Phew! You're asking for trouble here. Aren't we all receptive to ideas that suit our preconceptions and experience? We are all to a large extent a product of our upbringing, our education, our early experiences whether joyful or traumatic, the books we've read, the people we've met, and not least of all, our genetic make-up.

When reading other people's opinions we agree or disagree in accordance with our own experience, but we also need to use a bit of nous in understanding the general context. You wouldn't find a sitcom entertaining if you were persuaded it was a serious drama. In fact, you might find it quite stupid.

I repeat, Ken's article is not a technical article. He's not speaking in technical language but colloquialisms. "It doesn't matter" is a colloquial expression.

I understand this. Why don't you?
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Jonathan Wienke

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« Reply #131 on: March 30, 2008, 04:28:23 am »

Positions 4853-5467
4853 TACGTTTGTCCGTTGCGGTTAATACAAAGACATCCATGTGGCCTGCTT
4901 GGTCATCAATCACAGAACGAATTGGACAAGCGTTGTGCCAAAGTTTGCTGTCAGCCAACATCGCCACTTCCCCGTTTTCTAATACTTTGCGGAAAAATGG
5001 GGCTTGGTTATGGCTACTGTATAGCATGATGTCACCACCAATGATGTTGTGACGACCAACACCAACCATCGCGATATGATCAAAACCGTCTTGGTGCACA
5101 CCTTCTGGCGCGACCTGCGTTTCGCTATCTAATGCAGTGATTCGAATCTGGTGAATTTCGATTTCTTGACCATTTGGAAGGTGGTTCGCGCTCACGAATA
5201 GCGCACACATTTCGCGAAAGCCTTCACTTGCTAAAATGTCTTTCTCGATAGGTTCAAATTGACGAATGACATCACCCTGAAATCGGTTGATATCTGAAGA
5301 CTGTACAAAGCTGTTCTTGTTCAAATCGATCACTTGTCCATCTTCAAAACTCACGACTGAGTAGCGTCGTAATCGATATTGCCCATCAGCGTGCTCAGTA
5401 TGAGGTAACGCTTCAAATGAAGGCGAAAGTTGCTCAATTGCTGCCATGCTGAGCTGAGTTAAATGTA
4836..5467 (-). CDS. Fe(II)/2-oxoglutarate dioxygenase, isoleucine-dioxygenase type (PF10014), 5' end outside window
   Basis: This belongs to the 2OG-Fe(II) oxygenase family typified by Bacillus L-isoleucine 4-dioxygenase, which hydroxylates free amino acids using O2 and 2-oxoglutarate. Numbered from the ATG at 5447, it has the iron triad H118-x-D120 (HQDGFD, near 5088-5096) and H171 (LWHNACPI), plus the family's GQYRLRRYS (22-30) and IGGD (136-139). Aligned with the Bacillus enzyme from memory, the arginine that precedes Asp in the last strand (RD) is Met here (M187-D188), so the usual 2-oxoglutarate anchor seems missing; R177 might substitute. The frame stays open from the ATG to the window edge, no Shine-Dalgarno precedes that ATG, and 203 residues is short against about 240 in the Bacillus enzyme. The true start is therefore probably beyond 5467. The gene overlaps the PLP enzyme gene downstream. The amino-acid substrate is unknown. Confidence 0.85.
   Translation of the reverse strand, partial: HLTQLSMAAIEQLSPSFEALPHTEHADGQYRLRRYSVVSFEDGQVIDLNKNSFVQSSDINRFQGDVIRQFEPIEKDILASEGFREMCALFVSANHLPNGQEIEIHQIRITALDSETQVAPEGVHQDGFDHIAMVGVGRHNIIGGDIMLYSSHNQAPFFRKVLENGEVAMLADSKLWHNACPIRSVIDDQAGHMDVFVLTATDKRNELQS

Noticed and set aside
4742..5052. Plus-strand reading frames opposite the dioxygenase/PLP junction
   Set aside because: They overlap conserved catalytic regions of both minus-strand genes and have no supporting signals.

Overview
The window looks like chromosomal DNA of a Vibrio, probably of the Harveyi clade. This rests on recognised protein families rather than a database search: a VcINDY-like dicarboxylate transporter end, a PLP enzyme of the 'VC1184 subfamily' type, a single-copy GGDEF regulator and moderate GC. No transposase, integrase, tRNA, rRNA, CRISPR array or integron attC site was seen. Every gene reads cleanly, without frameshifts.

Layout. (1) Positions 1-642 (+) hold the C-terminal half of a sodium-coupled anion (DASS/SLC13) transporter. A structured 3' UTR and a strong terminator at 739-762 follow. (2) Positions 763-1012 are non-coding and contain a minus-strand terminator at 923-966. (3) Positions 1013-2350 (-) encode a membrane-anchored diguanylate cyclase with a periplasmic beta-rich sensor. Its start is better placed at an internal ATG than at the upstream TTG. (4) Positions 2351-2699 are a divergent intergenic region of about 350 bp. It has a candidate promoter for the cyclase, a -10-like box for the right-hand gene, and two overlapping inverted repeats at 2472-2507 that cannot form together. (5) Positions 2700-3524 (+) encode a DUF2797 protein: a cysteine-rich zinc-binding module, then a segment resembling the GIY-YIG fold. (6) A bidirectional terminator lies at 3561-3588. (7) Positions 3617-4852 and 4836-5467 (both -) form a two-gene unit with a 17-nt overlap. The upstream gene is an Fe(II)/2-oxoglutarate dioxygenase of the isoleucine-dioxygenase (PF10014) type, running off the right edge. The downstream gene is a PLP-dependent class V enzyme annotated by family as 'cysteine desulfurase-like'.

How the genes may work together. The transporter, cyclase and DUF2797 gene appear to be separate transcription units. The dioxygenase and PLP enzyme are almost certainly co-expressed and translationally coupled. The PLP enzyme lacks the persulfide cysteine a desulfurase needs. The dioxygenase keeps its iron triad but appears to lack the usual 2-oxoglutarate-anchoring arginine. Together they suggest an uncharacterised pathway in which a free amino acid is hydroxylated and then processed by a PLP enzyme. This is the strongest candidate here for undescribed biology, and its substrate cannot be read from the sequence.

The term you're looking for is "hyperbole", not "colloquialism". But your argument is indefensible in either case. Words mean things, and "it doesn't matter" means "it doesn't matter", not "it can matter greatly sometimes, depending on what you're shooting, but in many situations the user is the limiting factor, and not the camera". Claiming the two statements are equivalent on the basis of colloquialism is no more intellectually defensible than claiming Clinton's statement that he "did not have sexual relations with that woman" wasn't a lie because fellatio is not "sexual relations".
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Slough

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« Reply #132 on: March 30, 2008, 04:34:47 am »

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Phew! You're asking for trouble here. Aren't we all receptive to ideas that suit our preconceptions and experience? We are all to a large extent a product of our upbringing, our education, our early experiences whether joyful or traumatic, the books we've read, the people we've met, and not least of all, our genetic make-up.

When reading other people's opinions we agree or disagree in accordance with our own experience, but we also need to use a bit of nous in understanding the general context. You wouldn't find a sitcom entertaining if you were persuaded it was a serious drama. In fact, you might find it quite stupid.